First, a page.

The Battle of Barnet was fought in a heavy mist, on Easter Sunday 14th April 1471. Due to a misalignment of the opposing armies, all became confusion. The centre of the battle (as depicted here) was fought at close quarters, a mass of struggling knights and men at arms with comrade fighting comrade, their vision of the battle obscured by mist. The Yorkists under the leadership of King Edward IV triumphed, leaving the Lancastrians with hopes dashed. Their champion and leader, the great Richard Neville, Earl of Warwick The King Maker lay dead, cut down while struggling to regain his charger. In the painting Edward IV charges toward the banner of Henry Holland, Duke of Exeter, while in the foreground soldiers of the Houses of York and Lancaster hack and slash at each other in terrified butchery.

Signed limited edition of 1150 prints.

Image size 34 inches x 15 inches (86cm x 38cm)


Item #3 - Click to view individual item

DHM1315. Battle of Bosworth by Brian Palmer.

In 1485, the Lancastrian contender for the throne of England, Henry Tudor, sailed from France with a small force of mainly continental mercenaries determined to wrestle the crown from Richard III. Gathering many supporters along the way he eventually arrived at Bosworth with an army numbering 5000 against Richards 8000. Things began well enough for Richard but it became apparent during the battle that the neutral Stanley Brothers, Sir William Stanley and Lord Thomas Stanley and their men who had remained on the sidelines, had elected to fight for Henry. Richard charged for Henry in person but was overwhelmed and killed. He was the last English King to die in battle. Although not the final battle of the War of the Roses, the victory for Henry at Bosworth secured the crown and began the Tudor dynasty.

Signed limited edition of 1150 prints.

Image size 25 inches x 15 inches (64cm x 38cm)


Item #4 - Click to view individual item

DHM255. Richard III at the Battle of Bosworth, 22nd August 1485 by Mark Churms.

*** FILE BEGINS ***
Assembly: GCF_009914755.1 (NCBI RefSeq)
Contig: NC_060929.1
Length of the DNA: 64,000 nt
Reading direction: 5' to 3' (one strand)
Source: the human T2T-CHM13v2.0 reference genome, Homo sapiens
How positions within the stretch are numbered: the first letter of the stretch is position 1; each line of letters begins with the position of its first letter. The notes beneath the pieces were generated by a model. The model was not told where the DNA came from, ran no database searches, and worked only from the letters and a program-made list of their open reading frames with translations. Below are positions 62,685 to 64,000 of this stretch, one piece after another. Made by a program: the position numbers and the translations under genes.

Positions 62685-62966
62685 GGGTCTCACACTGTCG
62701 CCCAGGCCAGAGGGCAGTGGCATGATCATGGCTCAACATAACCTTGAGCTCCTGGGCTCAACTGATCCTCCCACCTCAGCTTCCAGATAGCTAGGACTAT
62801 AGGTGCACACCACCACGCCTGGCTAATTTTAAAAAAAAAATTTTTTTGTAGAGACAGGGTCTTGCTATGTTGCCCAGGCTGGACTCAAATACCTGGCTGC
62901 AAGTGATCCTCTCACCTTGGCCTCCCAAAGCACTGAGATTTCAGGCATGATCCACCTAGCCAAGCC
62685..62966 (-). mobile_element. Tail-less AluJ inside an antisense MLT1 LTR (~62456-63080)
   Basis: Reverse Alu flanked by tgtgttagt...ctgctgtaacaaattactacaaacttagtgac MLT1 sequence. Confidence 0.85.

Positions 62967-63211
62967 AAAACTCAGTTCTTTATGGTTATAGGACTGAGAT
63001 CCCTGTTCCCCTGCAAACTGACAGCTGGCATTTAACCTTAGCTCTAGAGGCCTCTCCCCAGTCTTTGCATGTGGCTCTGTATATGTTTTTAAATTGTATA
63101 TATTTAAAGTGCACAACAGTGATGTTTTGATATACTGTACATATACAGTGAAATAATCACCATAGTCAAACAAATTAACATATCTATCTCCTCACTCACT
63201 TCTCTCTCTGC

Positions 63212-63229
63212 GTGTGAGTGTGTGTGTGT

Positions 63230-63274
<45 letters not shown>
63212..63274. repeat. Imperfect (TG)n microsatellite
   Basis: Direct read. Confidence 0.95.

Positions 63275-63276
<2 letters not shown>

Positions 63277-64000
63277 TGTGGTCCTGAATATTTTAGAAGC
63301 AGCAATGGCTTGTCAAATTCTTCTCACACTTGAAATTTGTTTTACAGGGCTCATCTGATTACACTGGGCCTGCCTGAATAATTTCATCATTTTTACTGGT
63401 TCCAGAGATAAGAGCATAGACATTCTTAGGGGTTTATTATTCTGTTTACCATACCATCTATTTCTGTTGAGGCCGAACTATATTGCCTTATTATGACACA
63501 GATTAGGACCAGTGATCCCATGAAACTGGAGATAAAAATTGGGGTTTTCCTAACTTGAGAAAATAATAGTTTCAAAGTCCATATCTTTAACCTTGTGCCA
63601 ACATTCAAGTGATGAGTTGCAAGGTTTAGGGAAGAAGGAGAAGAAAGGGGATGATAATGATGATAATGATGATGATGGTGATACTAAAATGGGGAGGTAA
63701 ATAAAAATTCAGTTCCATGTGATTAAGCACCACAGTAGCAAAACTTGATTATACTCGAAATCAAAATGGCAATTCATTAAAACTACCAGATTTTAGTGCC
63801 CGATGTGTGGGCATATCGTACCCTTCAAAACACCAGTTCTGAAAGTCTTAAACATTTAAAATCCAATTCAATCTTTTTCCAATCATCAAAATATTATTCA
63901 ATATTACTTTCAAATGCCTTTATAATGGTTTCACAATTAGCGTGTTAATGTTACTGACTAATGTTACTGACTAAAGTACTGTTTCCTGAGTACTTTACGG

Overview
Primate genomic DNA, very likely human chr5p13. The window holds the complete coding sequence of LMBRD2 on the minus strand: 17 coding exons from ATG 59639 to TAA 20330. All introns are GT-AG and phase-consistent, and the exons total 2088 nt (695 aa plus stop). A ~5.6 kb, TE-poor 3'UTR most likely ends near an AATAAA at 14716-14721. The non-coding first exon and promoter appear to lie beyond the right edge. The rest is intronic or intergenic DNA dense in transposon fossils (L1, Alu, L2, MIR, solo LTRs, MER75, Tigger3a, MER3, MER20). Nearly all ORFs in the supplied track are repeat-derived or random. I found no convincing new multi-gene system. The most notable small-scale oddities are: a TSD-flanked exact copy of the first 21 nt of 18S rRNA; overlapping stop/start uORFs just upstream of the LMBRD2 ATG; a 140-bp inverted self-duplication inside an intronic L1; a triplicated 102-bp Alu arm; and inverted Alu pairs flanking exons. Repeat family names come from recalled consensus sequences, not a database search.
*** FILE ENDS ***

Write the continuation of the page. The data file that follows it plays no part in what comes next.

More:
The decisive battle of the War of the Roses was fought near Market Bosworth. Richard of Gloucester, the last Plantagenate King of England was to try consequences with Henry Tudor, Earl of Richmond. The bloody conflict began in the traditional manner with the opposing armies drawn up in line. facing one another, except for the forces of Thomas Neville, Lord Stanley, as yeyt uncommitted to either side. King Richard, the Third of that name, is seated astride his grey charger in his fine blued harness. He is accompanied by his personal standard and the royal standard, alongside that of Lord Zouch to his right. His herald, trumpet are at his side. To his left Richards Chamberlain and Admiral, Viscount Lord Lovel, sits ready, astride his mount. To the rear we see the rest of the household and choice force of cavalry, kept out of shot to avoid unnecessary casualties amongst the expensive war horses. After the opening deadly arrow storm, boys hurriedly collect fallen arrows for Richards men to shoot back. In the front line crossbowmen return fire from behind the safety of their decorated pavaises (painted with the suns and white roses of York and the white boar, Richards badge). Close by a gentleman at arms, mortally wounded by an iron ball fired from a hand gonne is dragged from the field by his page. Sir Walter Devereux (Lord Ferrers) accompanied by his standard is encouraging his household (soldiers wearing his livery colours ) to attack. However, there is a marked reluctance on both sides to join the vicious close quarter combat of handstrokes and only in the centre is there any heavy fighting. Richard is informed by his herald that Henry and his household have been recognised and are now within charge distance. Faced with his armies reluctance to come to grips with the enemy, he decides to force battle himself by leading his own household, the Choice Force, in a desperate charge against Henry seeking to engage him in single combat. Characteristically leading from the front Richard slays many a knight, including William Brandon (Henrys standard bearer) in his vain attempt to kill his rival. At this crucial moment Lord Stanley decides to join Henrys cause, attacks the choice force and drives it from the field. In the brutal hand to hand fighting the king is unhorsed and though surrounded, fights to the end. -KingRichard alone was killed fighting manfully in the thickest press of his enemies - his courage was high and fierce and failed him not even at the death which when his men forsook him, he preferred to take by the sword, rather than by foul flight to prolong his life- (Polydore Virgil)

Signed edition print.

Image size 23 inches x 15 inches (58cm x 38cm)


Website Price: £ 200.00  

To purchase these prints individually at their normal retail price would cost £545.00 . By buying them together in this special pack, you save £345




All prices are displayed in British Pounds Sterling